No surprise the fact that people in positions of authority are constantly looking for a way to extend his life. It seems that it always has been, even thousands of years ago. Take the first Emperor of a centralized Chinese state of Qin Shi Huangdi, founded the Qin dynasty and ruled until 210 BC. Recently discovered by archaeologists ancient documents shed light on the fact that the Emperor tried to find a mystical elixir to give man eternal life.
Qin Shi Huang (real name Ying Zheng) was born in the year 258 BC, and by happy coincidence, already at the age of 13 has received a throne tsinskogo van. Upon reaching adulthood, Ying Zheng has concentrated in his hands all the power available to him. During his reign he conquered all the six warring States of China, combining them, thereby creating a single nation, the Emperor of which he eventually became. This has allowed Ying Zheng to enter into history as one of the most ambitious and famous rulers.
At that time, record important events, as well as Imperial decrees were carried out on strips made of wood or bamboo. In 2002, in Central China’s Hunan province was discovered a disused well at the bottom of which archaeologists have found more than 36 000 of these historic documents. Scientists from the Institute of archaeology of Hunan province analyzed 48 documents related to the medicine and was surprised to find among them the decree of the Emperor Qin Shi Huang about finding the elixir of immortality throughout Imperial China, including the most remote frontier settlements.
“At that time the spread of the decrees of the Emperor was not easy, because it required a lot of effort and human resources. Do not forget that in ancient times, transport and information infrastructure was not developed,” says study author Zhang Xinhua.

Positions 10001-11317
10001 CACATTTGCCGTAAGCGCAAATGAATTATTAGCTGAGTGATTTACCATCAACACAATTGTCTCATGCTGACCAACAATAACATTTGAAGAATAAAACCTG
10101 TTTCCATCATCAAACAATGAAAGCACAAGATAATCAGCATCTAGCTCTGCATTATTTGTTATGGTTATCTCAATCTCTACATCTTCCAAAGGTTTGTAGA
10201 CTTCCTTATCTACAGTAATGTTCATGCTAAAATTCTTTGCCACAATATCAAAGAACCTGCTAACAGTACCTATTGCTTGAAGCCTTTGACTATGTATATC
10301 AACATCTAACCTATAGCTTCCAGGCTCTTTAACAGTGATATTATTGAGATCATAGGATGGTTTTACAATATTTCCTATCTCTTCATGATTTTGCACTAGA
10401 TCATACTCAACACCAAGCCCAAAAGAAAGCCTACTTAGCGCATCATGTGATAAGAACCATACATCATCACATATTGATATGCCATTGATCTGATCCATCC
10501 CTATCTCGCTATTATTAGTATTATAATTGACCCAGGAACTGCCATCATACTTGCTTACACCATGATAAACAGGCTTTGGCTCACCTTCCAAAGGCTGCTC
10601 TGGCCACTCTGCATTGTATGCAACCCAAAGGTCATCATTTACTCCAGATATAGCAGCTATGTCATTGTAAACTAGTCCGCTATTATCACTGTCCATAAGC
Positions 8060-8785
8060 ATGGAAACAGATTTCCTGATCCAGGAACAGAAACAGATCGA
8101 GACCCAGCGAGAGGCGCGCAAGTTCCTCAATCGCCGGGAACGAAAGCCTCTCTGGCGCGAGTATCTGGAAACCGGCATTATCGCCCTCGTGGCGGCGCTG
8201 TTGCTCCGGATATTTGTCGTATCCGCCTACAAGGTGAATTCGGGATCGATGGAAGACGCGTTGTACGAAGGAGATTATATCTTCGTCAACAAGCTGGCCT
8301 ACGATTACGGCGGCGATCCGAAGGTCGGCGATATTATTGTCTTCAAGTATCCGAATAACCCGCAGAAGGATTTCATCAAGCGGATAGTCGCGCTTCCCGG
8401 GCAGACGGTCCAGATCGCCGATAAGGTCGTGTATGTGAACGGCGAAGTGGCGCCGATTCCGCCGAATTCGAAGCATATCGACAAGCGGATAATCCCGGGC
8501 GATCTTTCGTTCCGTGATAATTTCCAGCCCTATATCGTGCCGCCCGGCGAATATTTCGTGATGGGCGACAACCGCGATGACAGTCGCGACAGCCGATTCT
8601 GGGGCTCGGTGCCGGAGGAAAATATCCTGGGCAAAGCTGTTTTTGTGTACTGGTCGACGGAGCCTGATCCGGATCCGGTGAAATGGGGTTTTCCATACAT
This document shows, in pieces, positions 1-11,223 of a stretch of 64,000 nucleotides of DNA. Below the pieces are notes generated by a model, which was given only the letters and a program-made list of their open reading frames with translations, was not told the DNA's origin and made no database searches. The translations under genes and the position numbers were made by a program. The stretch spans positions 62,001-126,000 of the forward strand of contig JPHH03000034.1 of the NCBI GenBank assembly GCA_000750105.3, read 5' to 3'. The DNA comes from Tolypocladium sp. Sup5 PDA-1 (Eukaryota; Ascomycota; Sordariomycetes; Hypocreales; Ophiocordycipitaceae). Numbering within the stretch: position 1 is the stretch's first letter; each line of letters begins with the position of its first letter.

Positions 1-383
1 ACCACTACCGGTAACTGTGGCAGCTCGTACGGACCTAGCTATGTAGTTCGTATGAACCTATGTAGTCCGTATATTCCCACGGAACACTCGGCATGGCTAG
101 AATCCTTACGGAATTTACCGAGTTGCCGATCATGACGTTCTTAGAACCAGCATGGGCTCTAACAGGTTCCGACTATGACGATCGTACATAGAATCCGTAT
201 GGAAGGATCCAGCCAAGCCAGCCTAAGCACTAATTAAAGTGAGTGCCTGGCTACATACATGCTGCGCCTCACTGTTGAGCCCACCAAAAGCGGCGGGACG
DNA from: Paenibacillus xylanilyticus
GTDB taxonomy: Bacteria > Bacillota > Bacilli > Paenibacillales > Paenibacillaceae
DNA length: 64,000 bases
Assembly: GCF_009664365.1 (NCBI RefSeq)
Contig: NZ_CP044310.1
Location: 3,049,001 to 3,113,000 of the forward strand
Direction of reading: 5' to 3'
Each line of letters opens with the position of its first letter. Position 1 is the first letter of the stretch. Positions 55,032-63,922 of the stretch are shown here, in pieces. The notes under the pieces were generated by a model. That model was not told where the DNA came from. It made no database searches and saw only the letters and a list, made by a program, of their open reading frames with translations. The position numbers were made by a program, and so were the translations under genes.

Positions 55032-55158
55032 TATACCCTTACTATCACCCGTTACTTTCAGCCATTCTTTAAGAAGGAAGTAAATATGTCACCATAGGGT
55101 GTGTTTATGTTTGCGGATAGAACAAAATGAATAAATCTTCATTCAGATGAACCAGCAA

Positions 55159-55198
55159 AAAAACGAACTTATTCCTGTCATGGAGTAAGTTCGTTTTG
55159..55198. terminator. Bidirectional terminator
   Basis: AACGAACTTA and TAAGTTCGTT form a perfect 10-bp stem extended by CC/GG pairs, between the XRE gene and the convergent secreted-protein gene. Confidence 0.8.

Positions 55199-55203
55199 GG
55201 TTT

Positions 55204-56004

Among the documents were the response message to the Imperial Palace from different settlements. For example, one of them reported that in the town called Dosing elixir of immortality is still not found, and the inhabitants of the other cities located in the territory of the modern Shandong province, offered to the ruler to enjoy herbs from the local mountains, which, according to city doctors, had amazing healing properties. Whatever it was, the Emperor never managed to find the mythical cure to extend his life.
In fact, the obsession of the first Chinese Emperor immortality were known to archaeologists before the discovery of these documents. According to other ancient documents, Qin Shi Huang ate cinnabar (mercury sulfide), hoping that a little would extend his life. Ironic that at that time nobody knew that mercury is poisonous. And it is no wonder that the legendary Emperor as a result of such experiments with their health lived only 39 years. In his tomb, as you probably know, was established more than 8000 terracotta statues personifying his personal army. The vault of the tomb were covered with pearls, imitating the starry sky, and the floor flowed a river of mercury, because Qin Shi to the last breath believed in its magical properties.